Citizen Staff Writer
OKLAHOMA CITY – With the Arizona fan section chanting her name, Taryne Mowatt, blond ponytail bobbing in the brisk wind, delivered pitch No. 1,035 of her Women’s College World Series.
She steadfastly denied she was tired as she worked her way through the tournament, firing strikeouts, working out of jams and baffling hitters with change-ups.
Somehow she made it through to the top of the seventh in the championship game, Arizona up 5-0 and one pitch from the title.
Shannon Doepking hit a ground ball to third baseman Jenae Leles, who threw to first baseman Sam Banister, and that was that.
The Mowatt Miracle was complete.
The Wildcats rode the right arm of Mowatt to the point of exhaustion and supported her with a flurry of hits Wednesday off Monica Abbott to win their eighth national title, all since 1991, and their second in a row.
When even the talking was almost over, after the news conference at ASA Hall of Fame Stadium, Mowatt admitted she had taken to saying to her right arm, “One more game, one more game.”
Mowatt rubbed her bicep and smiled.
“She’s been good to me,” Mowatt said.
Mowatt pitched eight games in seven days, showing a toughness of body and spirit that even UA coach Mike Candrea said he wasn’t sure existed.
With Arizona needing to win the final two games of the best-of-three championship series, Mowatt worked in and out of trouble, stranding 26 runners in the two games, including 12 Wednesday night, and not allowing any runs.
“I can’t remember seeing an athlete with so much grit,” Candrea said. “Everything was on her shoulders. And she did it.”
Mowatt (42-12) ended the Series with a seven-hitter, striking out 11.
After the final out, her teammates mobbed her near the pitching circle. After carrying the team all week, her teammates returned the favor by lifting her on their shoulders.
They handed her the national championship plaque, which she held above her head.
“I didn’t want them to drop me, but it was kind of cool,” she said with a laugh. “Good TV time.”
The game was scoreless until the fifth inning, although both teams knocked on the door, putting runners in scoring position three times. Both teams left the bases loaded in the third.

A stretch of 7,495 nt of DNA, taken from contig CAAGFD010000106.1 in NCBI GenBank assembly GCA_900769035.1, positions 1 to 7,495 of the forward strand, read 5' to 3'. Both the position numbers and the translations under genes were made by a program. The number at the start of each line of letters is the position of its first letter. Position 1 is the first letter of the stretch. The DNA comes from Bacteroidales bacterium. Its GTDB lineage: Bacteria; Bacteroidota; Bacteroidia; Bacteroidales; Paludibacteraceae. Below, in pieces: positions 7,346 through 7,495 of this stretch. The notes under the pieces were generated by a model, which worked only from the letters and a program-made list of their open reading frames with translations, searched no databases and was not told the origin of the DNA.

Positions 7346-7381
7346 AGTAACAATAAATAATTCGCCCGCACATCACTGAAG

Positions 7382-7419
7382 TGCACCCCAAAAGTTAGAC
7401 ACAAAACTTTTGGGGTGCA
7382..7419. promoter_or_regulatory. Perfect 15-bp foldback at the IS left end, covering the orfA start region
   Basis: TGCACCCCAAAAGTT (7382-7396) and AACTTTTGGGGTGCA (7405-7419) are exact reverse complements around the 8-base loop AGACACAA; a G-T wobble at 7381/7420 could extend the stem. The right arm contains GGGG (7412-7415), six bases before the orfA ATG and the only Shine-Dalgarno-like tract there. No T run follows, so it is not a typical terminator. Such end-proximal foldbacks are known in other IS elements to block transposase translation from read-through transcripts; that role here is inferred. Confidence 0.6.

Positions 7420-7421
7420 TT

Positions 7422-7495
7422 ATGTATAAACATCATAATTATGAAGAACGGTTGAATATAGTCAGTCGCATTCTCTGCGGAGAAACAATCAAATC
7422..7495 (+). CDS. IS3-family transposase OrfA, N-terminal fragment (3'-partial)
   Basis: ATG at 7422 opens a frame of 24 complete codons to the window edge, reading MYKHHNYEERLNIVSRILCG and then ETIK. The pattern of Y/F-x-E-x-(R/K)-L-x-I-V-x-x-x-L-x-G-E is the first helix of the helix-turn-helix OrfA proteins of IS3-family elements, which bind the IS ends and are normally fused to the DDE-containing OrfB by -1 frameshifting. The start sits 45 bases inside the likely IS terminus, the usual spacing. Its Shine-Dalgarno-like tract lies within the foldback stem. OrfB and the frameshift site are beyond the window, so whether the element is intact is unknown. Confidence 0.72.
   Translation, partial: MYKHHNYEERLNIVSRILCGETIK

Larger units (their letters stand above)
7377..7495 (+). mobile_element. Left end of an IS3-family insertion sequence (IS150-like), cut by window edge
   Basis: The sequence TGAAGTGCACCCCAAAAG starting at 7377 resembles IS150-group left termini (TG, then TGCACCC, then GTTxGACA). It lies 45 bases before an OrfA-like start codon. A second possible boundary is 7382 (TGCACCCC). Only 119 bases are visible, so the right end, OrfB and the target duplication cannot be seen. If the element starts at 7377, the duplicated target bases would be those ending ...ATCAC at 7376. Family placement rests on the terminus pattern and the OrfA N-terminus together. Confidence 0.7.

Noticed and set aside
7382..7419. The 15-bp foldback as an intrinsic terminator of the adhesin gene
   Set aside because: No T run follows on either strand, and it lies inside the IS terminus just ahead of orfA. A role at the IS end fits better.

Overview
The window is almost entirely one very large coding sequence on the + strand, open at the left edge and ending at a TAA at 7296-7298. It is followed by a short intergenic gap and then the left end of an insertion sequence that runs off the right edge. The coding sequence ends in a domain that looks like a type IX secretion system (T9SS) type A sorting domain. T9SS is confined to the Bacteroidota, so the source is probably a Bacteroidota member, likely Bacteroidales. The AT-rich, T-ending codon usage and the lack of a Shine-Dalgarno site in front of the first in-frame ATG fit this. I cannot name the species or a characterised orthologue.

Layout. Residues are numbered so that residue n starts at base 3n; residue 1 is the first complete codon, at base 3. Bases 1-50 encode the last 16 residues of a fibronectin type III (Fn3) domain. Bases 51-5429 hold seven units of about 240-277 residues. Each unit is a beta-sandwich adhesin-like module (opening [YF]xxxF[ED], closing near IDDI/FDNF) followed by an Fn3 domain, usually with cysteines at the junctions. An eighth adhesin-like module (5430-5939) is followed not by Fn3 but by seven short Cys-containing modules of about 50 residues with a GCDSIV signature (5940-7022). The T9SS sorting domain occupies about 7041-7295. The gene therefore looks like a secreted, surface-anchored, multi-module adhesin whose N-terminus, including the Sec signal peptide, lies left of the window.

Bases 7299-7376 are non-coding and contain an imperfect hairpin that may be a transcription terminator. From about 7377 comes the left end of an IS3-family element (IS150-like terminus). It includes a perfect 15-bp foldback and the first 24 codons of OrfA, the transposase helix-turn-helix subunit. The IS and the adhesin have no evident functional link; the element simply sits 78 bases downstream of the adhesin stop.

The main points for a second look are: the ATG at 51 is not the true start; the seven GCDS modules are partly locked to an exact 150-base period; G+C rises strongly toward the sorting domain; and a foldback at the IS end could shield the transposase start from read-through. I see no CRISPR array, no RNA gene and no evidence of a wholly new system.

Finally, the Wildcats kicked down the door. Caitlin Lowe and K’Lee Arredondo led off with singles, and a fielding error let Arredondo go to second.
Tennessee intentionally walked hot-hitting Kristie Fox, for the second time in the game to bring up clean-up hitter Jenae Leles.
“I take it as an insult. Yeah, that bugged me a little bit,” Leles said.
Before her at-bat, Candrea pulled her aside and offered encouragement.
“This is what you love,” he told Leles.
Abbott, who had worked Leles away during the Series, tried it again, and Leles jumped on the first pitch, lining it to right to drive in two runs.
The cushion came when Chelsie Mesa launched a high, deep three-run home run to right for a 5-0 lead.
“It was hard for me to take my eye off that ball and touch first base,” Mesa said.
Abbott, the USA Softball player of the year and the NCAA career leader in wins and strikeouts, gave up just five runs in her previous 90 innings.
The Wildcats scored five runs in a glorious span of five at-bats.
“This is a funny game,” Candrea said.
Tennessee loaded the bases in the sixth, but Mowatt escaped again, retiring the final two batters. She walked a batter with two outs in the seventh – appropriate given her high-wire act – before getting Doepking.
Mowatt had one bad emotional moment during the week, breaking down with her mother, Suzie, at the team hotel after UA lost the first game of the championship series 3-0 on Monday.
“The whole week piled up and I knew that in order to win I was going to have to pitch two more games, and everything just came down and I started uncontrollably crying,” Mowatt said. “I definitely was thinking getting that out (of) my system was good.”
There definitely was something about Arizona with its back to the wall.
UA came through the losers’ bracket to reach the title series and had to come from behind in that. The Cats won five elimination games at the World Series by a combined score of 19-1.
“I never saw doubt in my kids’ eyes,” Candrea said. “Just the grit, the focus, the relaxation, the fire, T-Mo on the mound, all seniors stepping up when it mattered . . . it all culminated in one of our best games in the year at the right time. That’s kind of a perfect season.”
BY THE NUMBERS
5: Earned runs given up by Tennessee’s Monica Abbott in the Series. All five came in the fifth inning Wednesday against UA.
26: Runners left on base by Tennessee in the final two games
60: Innings pitched by UA’s Taryne Mowatt at the Series, the most in history
522: Strikeouts by Mowatt this season, the most in UA history